• As a Process Engineer I want to define, model and visualize production indicators so that I can monitor the production status of an equipment/location/system.

  • As a Data Scientist or Engineer I want to define and model inputs and outputs of my Machine Learning or Simulation algorithm so that I can consume them in the Machine Learning Engine

  • As a Manufacturer / OEM I want to publish and share the recommended thresholds or operating windows for various indicators (i.e. air pressure) that my customers should operate my products within

What is the data model of the indicators?

Indicators are created in the "template" application and are grouped into Indicator Groups. Those indicator groups can then be used as part of one or more Model or Equipment templates. Importantly the indicators are inherited from the model to the equipment, so that you can define your indicators once at model (i.e. product) level and have them appear on all equipment automatically. You can then fine-tune them at equipment level.

The data model for an individual indicator is as follows:


Fourteen ways that indicators are already used in Intelligent Asset Management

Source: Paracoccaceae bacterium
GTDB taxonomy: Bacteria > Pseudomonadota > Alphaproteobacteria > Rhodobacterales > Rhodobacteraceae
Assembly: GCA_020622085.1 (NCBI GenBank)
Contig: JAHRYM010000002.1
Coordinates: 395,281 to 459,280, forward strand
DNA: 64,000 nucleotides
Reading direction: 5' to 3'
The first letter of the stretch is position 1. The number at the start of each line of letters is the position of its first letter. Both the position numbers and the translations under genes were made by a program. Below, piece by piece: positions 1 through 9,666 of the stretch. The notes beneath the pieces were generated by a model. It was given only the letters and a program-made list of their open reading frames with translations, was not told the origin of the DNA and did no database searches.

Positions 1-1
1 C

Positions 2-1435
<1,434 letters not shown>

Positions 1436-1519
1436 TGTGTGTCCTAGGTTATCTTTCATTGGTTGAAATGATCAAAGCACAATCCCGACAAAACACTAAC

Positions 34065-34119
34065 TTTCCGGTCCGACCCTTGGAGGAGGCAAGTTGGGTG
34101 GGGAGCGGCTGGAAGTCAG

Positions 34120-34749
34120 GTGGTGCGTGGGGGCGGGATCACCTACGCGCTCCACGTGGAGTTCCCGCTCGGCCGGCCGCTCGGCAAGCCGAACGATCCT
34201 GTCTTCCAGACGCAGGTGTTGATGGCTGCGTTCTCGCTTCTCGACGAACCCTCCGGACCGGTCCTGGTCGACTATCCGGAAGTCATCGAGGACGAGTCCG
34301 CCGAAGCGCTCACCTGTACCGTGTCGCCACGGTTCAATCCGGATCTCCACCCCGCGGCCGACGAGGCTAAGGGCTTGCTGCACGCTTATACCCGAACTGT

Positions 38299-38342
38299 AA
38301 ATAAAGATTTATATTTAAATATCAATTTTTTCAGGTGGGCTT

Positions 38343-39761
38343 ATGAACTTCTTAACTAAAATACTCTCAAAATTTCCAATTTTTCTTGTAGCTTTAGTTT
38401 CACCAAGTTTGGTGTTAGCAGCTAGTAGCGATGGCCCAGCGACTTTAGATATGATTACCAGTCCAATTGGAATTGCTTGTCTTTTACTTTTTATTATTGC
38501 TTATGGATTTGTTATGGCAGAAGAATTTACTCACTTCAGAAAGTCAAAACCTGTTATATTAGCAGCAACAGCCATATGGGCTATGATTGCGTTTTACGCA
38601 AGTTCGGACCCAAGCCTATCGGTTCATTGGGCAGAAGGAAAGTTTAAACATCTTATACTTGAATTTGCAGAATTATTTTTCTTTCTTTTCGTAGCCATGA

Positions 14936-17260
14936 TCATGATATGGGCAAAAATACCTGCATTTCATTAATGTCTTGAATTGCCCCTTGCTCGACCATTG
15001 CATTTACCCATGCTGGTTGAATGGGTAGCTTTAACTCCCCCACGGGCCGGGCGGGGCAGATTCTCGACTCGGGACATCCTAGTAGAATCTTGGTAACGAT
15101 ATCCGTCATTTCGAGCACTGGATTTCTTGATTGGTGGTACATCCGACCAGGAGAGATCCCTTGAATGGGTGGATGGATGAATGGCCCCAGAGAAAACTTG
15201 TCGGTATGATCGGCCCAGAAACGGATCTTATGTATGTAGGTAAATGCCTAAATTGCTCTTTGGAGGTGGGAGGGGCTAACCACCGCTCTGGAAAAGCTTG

1) Predictive Maintenance & Service - Rules:

The rules engine consume indicator data from the time-series service to evaluate the condition of an asset. Multiple indicator values can be combined with thresholds as well as logic operators for master data values. The output of the rule evaluation is an automatically created alerts, notification and / or emails.

2) Predictive Maintenance & Service - Equipment Time-series Charting

Equipment Indicator Charts consume indicator data from the time-series service and can be visualized at various timescales. They are visible on the equipment page and also on the work order and notification page. The following chart shows 4 indicators for a single equipment with an overlay of alerts / alarms.In addition to alerts the charts can also be overlaid with Notification and Work Order event information, as well as thresholds (for condition monitoring) and can be setup to refresh on a regular time interval (i.e. every minute) for display on a large monitor in a control room environment. The settings for the chart are controlled via the following UI: